Bell Museum puts on freak show

The exhibit included a six-legged pig, two-headed calf skull, vampire bats, “killer pinecones” and a small, three-bodied pig.

Tricia Michel

Vampire bats, a cantaloupe-sized hairball and “killer pinecones” were among the items featured at the Bell Museum’s Oddities and Curiosities tour this weekend.

Every year around homecoming, the museum borrows items from other museums and University departments to display in a freak-show exhibition.

Museum tour guide Jennifer Menken said the display – which is in its fourth year – began because the University wanted to do something fun for homecoming. She said the exhibition was also inspired by Halloween, which is why the oddities theme was chosen.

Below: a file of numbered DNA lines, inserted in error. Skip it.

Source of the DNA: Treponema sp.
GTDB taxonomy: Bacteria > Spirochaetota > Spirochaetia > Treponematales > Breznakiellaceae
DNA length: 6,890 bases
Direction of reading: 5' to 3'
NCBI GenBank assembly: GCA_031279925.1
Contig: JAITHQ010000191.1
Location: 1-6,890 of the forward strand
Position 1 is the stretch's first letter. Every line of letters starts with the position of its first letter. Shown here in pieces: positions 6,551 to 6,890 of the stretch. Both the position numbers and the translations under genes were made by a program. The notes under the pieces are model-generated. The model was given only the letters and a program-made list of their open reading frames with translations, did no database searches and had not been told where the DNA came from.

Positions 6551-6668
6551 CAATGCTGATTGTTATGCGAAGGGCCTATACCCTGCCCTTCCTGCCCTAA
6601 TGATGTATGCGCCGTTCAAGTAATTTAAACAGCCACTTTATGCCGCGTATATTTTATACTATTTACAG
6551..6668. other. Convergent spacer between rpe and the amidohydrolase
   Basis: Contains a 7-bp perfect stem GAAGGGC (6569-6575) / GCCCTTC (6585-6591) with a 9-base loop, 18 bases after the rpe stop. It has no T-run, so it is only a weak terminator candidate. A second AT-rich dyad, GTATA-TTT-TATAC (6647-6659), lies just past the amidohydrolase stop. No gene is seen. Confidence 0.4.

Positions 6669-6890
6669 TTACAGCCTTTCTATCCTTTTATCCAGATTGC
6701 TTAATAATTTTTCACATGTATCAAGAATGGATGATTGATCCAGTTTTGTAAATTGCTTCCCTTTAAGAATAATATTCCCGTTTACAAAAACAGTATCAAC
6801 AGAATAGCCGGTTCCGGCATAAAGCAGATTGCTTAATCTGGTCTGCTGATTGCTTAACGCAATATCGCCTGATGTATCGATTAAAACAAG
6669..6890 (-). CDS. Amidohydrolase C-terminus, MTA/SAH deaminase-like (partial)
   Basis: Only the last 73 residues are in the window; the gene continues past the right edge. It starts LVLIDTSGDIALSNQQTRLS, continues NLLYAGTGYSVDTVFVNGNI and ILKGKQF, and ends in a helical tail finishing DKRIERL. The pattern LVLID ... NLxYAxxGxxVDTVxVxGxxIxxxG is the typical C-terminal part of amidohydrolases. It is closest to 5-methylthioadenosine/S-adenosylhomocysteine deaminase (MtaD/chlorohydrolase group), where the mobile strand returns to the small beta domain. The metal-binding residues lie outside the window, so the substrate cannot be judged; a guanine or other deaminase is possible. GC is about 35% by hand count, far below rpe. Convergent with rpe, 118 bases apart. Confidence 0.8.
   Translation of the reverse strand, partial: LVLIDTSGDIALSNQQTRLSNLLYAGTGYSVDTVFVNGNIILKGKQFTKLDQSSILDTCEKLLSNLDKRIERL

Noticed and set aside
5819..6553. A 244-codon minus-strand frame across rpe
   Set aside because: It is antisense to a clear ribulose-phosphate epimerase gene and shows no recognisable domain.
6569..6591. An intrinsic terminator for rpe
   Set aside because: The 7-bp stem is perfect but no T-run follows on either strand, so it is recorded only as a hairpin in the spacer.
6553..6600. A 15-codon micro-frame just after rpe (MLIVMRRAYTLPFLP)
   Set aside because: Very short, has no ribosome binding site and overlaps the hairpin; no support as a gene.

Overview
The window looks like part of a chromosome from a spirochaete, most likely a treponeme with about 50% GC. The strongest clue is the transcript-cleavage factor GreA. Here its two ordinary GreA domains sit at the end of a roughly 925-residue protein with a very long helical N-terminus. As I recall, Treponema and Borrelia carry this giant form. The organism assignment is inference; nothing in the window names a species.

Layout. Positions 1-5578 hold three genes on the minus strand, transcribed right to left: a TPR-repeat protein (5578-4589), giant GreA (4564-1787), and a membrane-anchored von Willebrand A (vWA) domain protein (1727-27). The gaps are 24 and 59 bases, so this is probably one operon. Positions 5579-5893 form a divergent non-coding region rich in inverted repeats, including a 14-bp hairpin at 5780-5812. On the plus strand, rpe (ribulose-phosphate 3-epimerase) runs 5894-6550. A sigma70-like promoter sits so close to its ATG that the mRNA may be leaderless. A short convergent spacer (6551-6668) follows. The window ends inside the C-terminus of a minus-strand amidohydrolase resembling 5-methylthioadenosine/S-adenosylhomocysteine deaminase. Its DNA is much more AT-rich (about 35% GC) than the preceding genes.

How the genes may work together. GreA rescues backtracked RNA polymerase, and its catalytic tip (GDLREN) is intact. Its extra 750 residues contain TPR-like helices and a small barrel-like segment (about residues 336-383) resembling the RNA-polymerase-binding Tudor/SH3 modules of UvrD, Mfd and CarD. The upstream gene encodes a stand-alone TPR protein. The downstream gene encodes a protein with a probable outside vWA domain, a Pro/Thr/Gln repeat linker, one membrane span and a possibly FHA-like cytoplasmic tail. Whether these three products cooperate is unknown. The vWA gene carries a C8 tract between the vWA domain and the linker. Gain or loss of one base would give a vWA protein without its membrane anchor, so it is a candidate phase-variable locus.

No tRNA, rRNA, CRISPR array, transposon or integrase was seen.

“We like to pull out weird stuff that we don’t normally have on display,” Menken said.

The exhibition weaved through hallways and rooms, mimicking a carnival funhouse layout.

A six-legged pig floating in a gallon-sized pickle jar shared a display with a two-headed calf skull and a small, three-bodied pig.

Parasites shared a room with once blood-sucking vampire bats, now harmless and preserved in a clear box.

A stuffed albino porcupine sat outstretched on a table with “killer pinecones,” which weigh so much they can injure or kill people when they fall from a tree.

The Science Museum of Minnesota loaned the Bell Museum a jackalope head, and the College of Veterinary Medicine provided a jarred dog heart infested with ringworm.

The final display was set up like a small living room, with an alligator-head ashtray, an elephant foot footstool and a chair made of seashells.

Menken said the exhibition attracted more than 600 people this year.